Depending on which way you walk, you can go as close as 25m from the small demountable buildings that serve as the class rooms at Wooli Public School as you head down the Wooli beach. The coastal walk is quite literally right in their backyards. So how was it possible then that it did not occur to us until two weeks ago that the local kids might like to walk the Yuraygir Coastal Walk too? So at the suggestion of their Principal, we absolutely agreed we must arrange to take them on an excursion and discover together the ‘treasures in our backyards’.
In no time we came up with a plan to make this happen. We looked at the tides, thought about logistics and selected a date. We also dragged in the wonderful Ben Garrett to assist us. As well as being a father of two children at Wooli Public School, Ben is an ex- work colleague of Gina and I, and has also taken on many a Discovery Ranger tour with the NSW National Parks and Wildlife Service. ’Disco Rangers’ are those wonderfully enthusiastic people that turn up at NPWS campgrounds and other places across the state, to take interested campers on mini tours where they learn about local environments.
There had been significant rains in the lead up to our chosen day, so none of us really expected the clear day to materialise that the weather forecasters promised. But there it was, a perfect Winter walking day with whales in the distance.
The children arrived in two groups, with Gina walking the older kids North though the sublime headland walk from Wilsons Head to Diggers Camp, and Ben and I leading the younger kids South on the beaches around from Diggers back to Boorkoom, where we met in the middle for a break, and later switched roles.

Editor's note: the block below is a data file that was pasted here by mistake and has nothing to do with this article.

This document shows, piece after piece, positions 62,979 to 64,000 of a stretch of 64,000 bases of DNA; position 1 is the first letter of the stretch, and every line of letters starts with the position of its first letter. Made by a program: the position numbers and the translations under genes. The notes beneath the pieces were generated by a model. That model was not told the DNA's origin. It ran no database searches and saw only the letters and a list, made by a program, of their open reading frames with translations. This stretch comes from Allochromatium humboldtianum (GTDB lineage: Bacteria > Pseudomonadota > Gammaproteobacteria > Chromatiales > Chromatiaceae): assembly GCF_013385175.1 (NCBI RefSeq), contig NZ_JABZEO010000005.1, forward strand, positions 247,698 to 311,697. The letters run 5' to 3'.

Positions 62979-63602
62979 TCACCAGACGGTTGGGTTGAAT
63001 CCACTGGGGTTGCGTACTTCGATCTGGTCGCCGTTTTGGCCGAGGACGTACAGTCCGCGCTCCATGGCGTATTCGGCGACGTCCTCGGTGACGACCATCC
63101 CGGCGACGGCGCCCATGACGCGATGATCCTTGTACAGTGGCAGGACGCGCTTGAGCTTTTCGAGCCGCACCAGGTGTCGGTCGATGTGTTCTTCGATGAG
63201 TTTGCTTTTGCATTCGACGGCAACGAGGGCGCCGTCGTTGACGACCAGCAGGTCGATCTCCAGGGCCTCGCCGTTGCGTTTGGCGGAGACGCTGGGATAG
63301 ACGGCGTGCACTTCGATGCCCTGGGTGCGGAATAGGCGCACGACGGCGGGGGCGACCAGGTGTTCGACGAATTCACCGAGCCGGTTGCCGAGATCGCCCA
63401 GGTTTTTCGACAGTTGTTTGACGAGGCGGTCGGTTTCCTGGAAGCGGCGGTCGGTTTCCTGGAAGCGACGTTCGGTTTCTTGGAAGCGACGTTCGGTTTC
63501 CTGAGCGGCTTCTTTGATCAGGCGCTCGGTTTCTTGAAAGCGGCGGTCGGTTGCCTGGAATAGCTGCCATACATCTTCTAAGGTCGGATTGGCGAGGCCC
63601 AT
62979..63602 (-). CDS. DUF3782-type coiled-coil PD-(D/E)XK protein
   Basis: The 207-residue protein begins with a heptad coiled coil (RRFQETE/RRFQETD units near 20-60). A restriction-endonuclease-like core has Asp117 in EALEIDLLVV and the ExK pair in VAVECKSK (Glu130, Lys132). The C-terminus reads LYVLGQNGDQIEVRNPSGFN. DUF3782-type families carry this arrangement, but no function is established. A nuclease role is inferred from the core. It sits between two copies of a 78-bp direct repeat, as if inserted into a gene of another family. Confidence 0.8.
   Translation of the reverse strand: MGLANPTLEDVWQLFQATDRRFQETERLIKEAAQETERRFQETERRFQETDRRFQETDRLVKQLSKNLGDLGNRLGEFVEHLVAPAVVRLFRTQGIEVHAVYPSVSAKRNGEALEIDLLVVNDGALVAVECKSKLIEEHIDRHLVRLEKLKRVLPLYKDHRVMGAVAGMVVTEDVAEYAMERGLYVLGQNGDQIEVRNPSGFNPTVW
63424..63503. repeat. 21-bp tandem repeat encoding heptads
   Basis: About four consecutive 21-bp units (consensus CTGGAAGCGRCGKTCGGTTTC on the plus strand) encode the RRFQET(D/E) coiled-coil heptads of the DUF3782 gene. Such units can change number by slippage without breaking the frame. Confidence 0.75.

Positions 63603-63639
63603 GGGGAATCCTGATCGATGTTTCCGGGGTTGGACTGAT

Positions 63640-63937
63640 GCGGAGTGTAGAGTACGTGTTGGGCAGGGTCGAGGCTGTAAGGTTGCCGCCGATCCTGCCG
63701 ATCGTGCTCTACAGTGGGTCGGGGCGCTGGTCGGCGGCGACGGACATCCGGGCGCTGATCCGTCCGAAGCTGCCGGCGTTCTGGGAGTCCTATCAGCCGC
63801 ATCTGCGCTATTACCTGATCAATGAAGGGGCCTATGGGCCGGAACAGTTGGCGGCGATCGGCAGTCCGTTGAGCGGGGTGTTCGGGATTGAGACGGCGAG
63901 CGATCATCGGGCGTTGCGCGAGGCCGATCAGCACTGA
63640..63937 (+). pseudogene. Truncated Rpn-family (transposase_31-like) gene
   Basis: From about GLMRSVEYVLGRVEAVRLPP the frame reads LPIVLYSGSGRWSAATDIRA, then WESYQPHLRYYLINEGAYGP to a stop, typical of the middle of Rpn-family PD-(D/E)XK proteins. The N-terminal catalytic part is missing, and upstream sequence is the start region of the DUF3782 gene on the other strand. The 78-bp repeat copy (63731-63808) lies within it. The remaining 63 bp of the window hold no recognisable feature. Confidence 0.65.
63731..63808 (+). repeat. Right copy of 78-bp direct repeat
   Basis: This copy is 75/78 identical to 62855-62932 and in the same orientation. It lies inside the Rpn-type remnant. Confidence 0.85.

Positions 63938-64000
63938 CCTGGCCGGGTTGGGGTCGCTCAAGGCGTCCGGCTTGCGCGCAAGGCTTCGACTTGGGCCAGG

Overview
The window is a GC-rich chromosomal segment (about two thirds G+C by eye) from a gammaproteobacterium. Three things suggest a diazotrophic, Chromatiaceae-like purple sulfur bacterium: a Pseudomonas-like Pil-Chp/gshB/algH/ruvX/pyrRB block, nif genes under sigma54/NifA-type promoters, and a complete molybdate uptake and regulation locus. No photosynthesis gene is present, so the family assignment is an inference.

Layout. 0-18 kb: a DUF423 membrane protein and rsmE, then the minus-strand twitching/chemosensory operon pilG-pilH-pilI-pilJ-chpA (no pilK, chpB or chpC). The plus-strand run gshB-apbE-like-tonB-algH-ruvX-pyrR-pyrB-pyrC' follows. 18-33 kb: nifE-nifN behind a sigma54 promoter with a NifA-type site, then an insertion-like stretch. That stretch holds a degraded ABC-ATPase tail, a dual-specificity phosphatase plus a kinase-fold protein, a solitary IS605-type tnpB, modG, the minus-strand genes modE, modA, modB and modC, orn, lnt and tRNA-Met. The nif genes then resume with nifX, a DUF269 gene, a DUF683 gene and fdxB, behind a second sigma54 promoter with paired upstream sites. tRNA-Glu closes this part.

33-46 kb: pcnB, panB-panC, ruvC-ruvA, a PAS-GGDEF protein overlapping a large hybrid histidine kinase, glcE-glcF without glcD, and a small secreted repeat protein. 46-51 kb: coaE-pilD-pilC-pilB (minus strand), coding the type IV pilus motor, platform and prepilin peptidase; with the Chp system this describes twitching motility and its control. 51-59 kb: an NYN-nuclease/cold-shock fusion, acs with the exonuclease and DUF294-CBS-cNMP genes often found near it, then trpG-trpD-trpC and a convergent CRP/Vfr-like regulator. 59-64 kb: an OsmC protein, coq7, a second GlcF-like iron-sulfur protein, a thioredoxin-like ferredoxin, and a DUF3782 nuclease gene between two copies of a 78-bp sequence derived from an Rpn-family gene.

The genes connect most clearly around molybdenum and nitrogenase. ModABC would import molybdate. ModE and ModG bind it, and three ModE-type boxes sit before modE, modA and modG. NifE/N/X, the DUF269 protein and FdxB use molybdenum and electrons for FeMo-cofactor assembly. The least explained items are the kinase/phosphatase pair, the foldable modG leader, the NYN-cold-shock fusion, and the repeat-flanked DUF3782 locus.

Collectively over the morning, we used all our senses to discover what was there on the day. We found things living in nooks and crannies we had never before laid eyes upon. We used binoculars to check out things in the distance. We stopped to listen for birds and frogs. We tasted things. We grasped objects and held them up. We studied and left things were we found them. We slowed down to explore the minutiae, but also took time to consider the big picture. We talked about the concept of a species, of totems used by Aboriginal people, of ecological communities and interconnectedness. This was a morning of exciting discovery.
The kids asked many questions and between them had many answers too. Some kids were obviously more exposed to nature than others, but they all seemed genuinely keen to discover and learn more. This was confirmed when one boy yelled “Mister, I’ve found a new species!” as he studied the diversity in a tiny patch of headland vegetation.
We had not planned to lean heavily on messages about threats to ecology, but when we talked about the Beach Stone Curlew and how few breeding pairs are left on NSW’s beaches, these kids seemed to consider it most reasonable that we should all play a role in protecting such vulnerable shorebird species from loose dogs. And they seemed pretty happy to know how special the National Park is and that it helps protect a range of species that are on the brink elsewhere.
We look forward to seeing what project work comes out of our visit to Yuraygir, including I expect, some fantastic artwork down the track. The visit was very successful for the teachers and kids, and there is enthusiasm by the Principal to do it again.
For our part, we learned lots from these kids, including what they do and don’t know about their local environment already. But we learned that they think it is a pretty special place, and as more adults from far and wide come trekking through their backyard as they grow up in years to come, we feel sure this will be reinforced, and hope they will feel a positive sense of custodianship.
We also think they gained a very positive sense about the value of walking in the outdoors.
And we cannot help wondering if we could do similar walks with some of the other small schools in the area as well. Stay posted.
Feel free comment and share your experiences or get in touch.